As we walked back past the quarry my eye locked onto a whitish piece of fuzz drifting on the air, and in a moment I knew it wasn't fuzz - it was an insect I'd seen only once before, on the Finger Lakes Trail in Ithaca around 1991. At the time I would have sworn it was a bit of fluff from a dandelion or a milkweed pod or somesuch, but after watching it "float" for a while I realized that it wasn't floating - it was flying in a way that mimicked floating. Obviously it made an impression, because here on the Link Trail seventeen years later it took me only a second to recognize another of the same species. Excited, I called Grace over to see. I didn't know I was about to get even more of a treat.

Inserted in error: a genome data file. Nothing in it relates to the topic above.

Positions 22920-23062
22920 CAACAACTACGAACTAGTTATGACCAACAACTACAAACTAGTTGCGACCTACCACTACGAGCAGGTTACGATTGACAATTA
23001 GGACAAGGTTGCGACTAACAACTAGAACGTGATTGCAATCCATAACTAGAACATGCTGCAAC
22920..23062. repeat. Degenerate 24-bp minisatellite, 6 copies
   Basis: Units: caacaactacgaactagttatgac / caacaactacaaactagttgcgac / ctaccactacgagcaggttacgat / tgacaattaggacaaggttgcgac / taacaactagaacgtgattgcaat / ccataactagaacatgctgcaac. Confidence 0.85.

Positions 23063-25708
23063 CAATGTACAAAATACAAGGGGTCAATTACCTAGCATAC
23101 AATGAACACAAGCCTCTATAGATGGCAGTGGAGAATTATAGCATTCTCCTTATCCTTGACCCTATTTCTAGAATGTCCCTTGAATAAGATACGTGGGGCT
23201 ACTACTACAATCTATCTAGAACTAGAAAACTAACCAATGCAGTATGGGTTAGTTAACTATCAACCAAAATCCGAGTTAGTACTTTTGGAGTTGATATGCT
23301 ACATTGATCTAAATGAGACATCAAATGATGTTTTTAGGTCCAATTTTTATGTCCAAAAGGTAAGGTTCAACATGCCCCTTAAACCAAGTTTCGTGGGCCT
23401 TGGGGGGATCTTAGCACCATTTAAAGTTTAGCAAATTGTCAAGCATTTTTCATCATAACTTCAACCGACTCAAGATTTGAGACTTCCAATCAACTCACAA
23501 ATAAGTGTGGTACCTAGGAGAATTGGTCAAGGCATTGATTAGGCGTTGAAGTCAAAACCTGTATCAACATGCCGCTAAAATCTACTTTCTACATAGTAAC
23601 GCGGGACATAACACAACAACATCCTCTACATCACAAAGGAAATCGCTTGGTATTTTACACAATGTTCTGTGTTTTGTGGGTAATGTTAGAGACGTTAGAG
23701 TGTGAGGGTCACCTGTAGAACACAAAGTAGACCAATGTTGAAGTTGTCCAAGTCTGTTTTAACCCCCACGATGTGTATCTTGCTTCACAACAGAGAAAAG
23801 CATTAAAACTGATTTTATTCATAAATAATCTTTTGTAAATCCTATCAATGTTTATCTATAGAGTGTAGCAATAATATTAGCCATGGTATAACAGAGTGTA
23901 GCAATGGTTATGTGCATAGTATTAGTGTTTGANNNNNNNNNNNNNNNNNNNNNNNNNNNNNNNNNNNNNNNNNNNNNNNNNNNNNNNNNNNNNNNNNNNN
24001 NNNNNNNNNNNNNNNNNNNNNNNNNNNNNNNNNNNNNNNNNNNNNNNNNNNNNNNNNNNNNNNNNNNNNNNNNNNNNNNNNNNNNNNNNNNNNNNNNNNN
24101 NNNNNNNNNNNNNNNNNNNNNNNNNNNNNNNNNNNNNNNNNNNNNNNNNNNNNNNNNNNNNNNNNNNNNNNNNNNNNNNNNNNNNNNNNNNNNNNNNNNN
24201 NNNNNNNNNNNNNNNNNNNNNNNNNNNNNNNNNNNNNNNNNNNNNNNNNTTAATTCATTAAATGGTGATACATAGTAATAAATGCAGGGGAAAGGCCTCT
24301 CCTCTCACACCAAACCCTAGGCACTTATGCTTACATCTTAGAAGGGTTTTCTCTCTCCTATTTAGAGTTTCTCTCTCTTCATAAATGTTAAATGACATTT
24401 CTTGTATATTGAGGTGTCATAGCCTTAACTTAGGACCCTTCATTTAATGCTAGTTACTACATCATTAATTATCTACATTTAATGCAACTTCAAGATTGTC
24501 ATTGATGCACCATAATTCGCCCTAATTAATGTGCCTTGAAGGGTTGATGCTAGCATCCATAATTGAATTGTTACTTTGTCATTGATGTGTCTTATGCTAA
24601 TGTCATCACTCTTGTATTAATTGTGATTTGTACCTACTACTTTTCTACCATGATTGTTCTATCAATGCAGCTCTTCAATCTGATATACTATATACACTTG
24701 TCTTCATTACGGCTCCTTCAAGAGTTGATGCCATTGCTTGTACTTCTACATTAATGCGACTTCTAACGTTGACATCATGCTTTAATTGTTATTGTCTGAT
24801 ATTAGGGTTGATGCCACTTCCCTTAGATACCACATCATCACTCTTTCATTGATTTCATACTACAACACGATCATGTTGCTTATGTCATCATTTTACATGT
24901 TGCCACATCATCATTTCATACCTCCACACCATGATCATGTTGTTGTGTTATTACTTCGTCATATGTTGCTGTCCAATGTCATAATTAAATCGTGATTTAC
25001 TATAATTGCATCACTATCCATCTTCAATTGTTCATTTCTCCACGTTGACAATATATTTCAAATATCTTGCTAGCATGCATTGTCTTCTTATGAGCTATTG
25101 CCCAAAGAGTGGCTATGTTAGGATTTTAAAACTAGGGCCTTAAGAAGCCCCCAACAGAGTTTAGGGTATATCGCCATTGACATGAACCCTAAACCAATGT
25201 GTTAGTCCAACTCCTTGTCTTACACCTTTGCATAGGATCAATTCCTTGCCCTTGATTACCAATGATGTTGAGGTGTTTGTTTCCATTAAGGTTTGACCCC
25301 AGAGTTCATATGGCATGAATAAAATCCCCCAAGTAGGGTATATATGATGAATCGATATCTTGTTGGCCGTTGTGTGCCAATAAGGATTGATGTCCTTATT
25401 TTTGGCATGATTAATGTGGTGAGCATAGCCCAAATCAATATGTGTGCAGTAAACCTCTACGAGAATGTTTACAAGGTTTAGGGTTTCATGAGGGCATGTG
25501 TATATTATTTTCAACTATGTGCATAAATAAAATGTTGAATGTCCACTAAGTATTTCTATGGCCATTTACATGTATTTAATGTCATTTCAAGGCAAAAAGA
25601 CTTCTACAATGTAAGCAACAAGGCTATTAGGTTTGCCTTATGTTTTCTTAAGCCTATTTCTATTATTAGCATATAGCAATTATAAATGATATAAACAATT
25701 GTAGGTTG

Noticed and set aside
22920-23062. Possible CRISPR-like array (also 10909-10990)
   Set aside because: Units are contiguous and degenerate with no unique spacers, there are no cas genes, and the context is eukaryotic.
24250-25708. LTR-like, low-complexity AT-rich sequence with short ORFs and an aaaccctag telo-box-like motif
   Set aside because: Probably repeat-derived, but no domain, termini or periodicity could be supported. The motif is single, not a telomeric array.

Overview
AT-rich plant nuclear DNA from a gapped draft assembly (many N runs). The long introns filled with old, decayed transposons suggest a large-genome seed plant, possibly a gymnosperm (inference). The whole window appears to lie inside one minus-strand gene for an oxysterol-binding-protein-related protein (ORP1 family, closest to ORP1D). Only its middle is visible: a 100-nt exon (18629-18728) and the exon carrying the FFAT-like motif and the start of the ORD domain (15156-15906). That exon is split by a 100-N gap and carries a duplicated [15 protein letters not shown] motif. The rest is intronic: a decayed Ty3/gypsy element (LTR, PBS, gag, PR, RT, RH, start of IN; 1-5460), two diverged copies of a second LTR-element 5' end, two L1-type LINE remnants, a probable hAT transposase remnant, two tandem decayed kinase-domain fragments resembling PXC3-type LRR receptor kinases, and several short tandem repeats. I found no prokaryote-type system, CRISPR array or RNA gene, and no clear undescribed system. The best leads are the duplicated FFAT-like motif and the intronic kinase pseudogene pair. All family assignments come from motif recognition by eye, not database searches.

The insect seemed to be incredibly unlucky, because it happened to land on a plant about an inch from a small spider that immediately pounced. As I snapped away I figured I was getting shots of the insect's final moments, but I was wrong - after a few seconds of wrangling the spider disengaged and backed off, and the insect righted itself and flew away! I've since identified it as a woolly aphid. That "fuzz" is a waxy substance that, among other things, supposedly protects the aphid from predators. I'm not sure if that explains why the spider backed off, though, because I get the sense that the wax only hinders recognition; it's not clear to me whether it could have done anything to deter a predator that already had the aphid in its grasp.